There is a lot of GLBTQ representation in the book, largely because Kiernan is clearly not just writing in a token queer character. Imp is a lesbian, and her world is the world of a real-to-life lesbian. She is not the only lesbian surrounded by straight people. People who are part of the queer community, in multiple different aspects, are a part of Imp’s life. Her girlfriend for part of the book is Abalyn, who is transwoman and has slept with both men and women both before and after her transition. She never identifies her sexuality in the book, but she states she now prefers women because the men tend to not be as interested in her now that she has had bottom surgery. The conversation where she talks about this with Imp is so realistic that I was stunned. I’m not sure I’ve ever seen a conversation about both transitioning and the complicated aspects of dating for trans people that was this realistic outside of a memoir. Eva Canning is bisexual. It’s difficult to talk about Eva Canning in-depth without spoilers, so, suffice to say, Eva is out as bisexual and she is also promiscuous. However, her promiscuity is not presented in a biphobic way. Bisexual people exist on the full spectrum from abstinent to monogamous to poly to promiscuous. What makes writing a bisexual character as promiscuous biphobic is whether the promiscuity is presented as the direct result of being bi, and Kiernan definitely does not write Eva this way. Kiernan handles all of the queer characters in a realistic way that supports their three-dimensionality, as well as prevents any GLBTQphobia.
The plot is a difficult one to follow, largely due to Imp’s schizophrenia and her attempts at figuring out exactly what happened. The convoluted plot works to both develop Imp’s character and bring out the mystery in the first two-thirds of the book. The final third, though, takes an odd turn. Imp is trying to figure out what she herself believes actually happened, and it becomes clear that what she ultimately believes happened will be a mix of reality and her schizophrenic visions. That’s not just acceptable, it’s beautiful. However, it’s hard to follow what exactly Imp chooses to believe. I started to lose the thread of what Imp believes happens right around the chapter where multiple long siren songs are recounted. It doesn’t feel like Imp is slowly figuring things out for herself and has made a story that gives her some stability in her life. Instead it feels like she is still too symptomatic to truly function. I never expected clear answers to the mystery but I did at least expect that it would be clear what Imp herself believes happened. The lack of this removed the gut-wrenching power found in the first two-thirds of the book.
The audiobook narration by Suzy Jackson is truly stellar. There are parts of Imp’s journal that must truly have been exceedingly difficult to turn into audio form, but Jackson makes them easy to understand in audio form and also keeps the flow of the story going. Her voice is perfect for Imp. She is not infantilized nor aged beyond her years. She sounds like the 20-something woman she is. I’m honestly not sure the story would have the same power reading it in print. Hearing Imp’s voice through Jackson was so incredibly moving.
Overall, this book takes the traditional mystery and changes it from something external to something internal. The mystery of what really happened exists due to Imp’s schizophrenia, which makes it a unique read for any mystery fan. Further, Imp’s mental illness is presented eloquently through her beautiful first-person narration, and multiple GLBTQ characters are present and written realistically. Recommended to mystery fans looking for something different, those seeking to understand what it is like to have a mental illness, and those looking to read a powerful book featuring GLBTQ characters whose queerness is just an aspect of who they are and not the entire point of the story.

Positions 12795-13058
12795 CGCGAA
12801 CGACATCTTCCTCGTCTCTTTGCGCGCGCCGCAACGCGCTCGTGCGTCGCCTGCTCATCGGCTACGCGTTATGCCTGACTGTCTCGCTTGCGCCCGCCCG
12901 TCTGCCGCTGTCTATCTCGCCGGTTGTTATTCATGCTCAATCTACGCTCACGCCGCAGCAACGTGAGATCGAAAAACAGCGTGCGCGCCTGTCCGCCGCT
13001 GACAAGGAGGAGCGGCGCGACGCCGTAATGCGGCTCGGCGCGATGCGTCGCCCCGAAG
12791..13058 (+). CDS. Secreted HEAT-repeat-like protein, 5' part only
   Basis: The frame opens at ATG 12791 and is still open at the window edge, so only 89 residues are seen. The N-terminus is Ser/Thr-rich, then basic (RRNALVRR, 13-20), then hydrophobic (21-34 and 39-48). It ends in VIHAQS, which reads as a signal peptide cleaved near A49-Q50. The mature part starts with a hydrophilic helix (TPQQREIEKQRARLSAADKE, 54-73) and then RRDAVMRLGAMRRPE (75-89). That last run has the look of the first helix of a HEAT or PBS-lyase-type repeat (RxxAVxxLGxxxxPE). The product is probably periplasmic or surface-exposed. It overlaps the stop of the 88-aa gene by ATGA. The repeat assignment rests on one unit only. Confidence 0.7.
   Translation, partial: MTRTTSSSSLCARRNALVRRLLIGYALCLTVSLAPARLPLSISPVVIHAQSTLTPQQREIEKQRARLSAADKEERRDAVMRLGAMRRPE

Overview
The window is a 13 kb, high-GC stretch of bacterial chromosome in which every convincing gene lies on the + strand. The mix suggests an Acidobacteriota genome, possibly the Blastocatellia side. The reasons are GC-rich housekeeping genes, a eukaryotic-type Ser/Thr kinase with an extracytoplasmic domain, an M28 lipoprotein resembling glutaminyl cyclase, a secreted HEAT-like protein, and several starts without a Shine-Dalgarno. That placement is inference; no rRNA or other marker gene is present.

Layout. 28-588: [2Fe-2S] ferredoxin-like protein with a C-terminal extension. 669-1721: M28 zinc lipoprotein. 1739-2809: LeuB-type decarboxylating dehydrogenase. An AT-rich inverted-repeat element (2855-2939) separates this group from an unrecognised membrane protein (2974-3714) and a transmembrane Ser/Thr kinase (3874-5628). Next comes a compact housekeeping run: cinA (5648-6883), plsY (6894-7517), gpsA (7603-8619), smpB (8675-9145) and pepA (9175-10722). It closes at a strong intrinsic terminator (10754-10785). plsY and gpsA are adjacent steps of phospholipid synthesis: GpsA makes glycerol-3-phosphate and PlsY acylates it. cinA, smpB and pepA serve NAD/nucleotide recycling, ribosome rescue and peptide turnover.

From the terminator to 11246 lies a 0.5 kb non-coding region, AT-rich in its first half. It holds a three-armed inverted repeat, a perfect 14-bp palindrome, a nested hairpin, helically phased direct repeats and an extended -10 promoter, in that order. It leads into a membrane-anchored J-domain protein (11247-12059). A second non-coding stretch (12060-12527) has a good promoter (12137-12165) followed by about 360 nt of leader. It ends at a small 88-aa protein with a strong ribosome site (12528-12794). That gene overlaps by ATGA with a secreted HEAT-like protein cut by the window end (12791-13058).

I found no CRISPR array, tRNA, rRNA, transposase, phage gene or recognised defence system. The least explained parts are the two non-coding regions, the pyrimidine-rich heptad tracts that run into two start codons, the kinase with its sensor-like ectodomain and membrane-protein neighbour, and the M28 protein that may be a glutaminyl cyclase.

4 out of 5 stars
A chance meeting between orphaned British writer, Stephen, and American soldier, Dustin, leads to a passionate love affair in England. But when Dustin chooses to go back home to his small Southern town to care for his mentally challenged brother, Stephen is left behind, sending letters that are never answered. He finally decides to follow Dustin home and arrives only to discover that Dustin is no more.
This is my second read by Brandon Shire. The first, The Value Of Rain (review), blew me way with its passionate, multi-generational family drama featuring a gay main character. I was thus eager to accept a second arc from Shire, and I’m pleased to say I wasn’t disappointed.
There are some commonalities in the stories. Both feature a gay man who grew up in an unaccepting family and show the impact that has on their lives. But that’s where the similarities cease. Listening To Dust is really about a gay man who grew up with an accepting and loving grandmother trying to come to terms with who his lover is and was and how his lover’s family affects and affected him. This book is really more about what it is to love someone who suffers from deep childhood wounds. The difficult path that is to follow and how many pitfalls exist in it. Although I wasn’t a huge fan of Stephen’s voice, I still respected his experiences and the difficult situations he found himself in. I also appreciated seeing the far-reaching impact lack of love and family acceptance has. It doesn’t just affect the people raised in that family.
The writing is again gorgeous. Even now I can feel the hot dustiness of Dustin’s hometown and also the comforting cool greenery of Stephen’s grandmother’s French cottage. Shire elicits both place and emotions so powerfully that it is impossible not to be moved by the story.
I also really enjoyed the various commentary throughout the book on love, words, and actions. What love is, what it does, and whether words or actions are worth more.
So I guess we were both right, and both wrong about actions and words. Like the two of us, one is empty without the other. (location 1014)
The sex scenes manage to be steamy and emotional. What I might call literary sex scenes. When I read them, I felt them in my knees.
Even now I can feel the heat from your palm as you cupped the back of my head and pulled my lips those last few inches, how you opened your body and begged me with your soul. (location 1726)
So what held me back from 5 stars? As previously stated, I wasn’t a huge fan of Stephen’s voice, although I respected his experiences. He sometimes grated on me a bit. I’m not sure if it was his slight Britishisms or how much he got hung up in his own head but he sometimes irritated me in a way that kept me from getting completely engrossed in the story. But this is a small thing, really, when compared to the story as a whole and the beautiful writing.
Overall, this is a book that sweeps the reader away to multiple, disparate places to explore both love and the far-reaching affects of a harsh family life. It should appeal to any who enjoy a heart-breaking contemporary GLBTQ romance.
4 out of 5 stars
Source: Kindle copy from author in exchange for my honest review
Note: 10% of all proceeds donated to LGBT Youth Charities combating homelessness.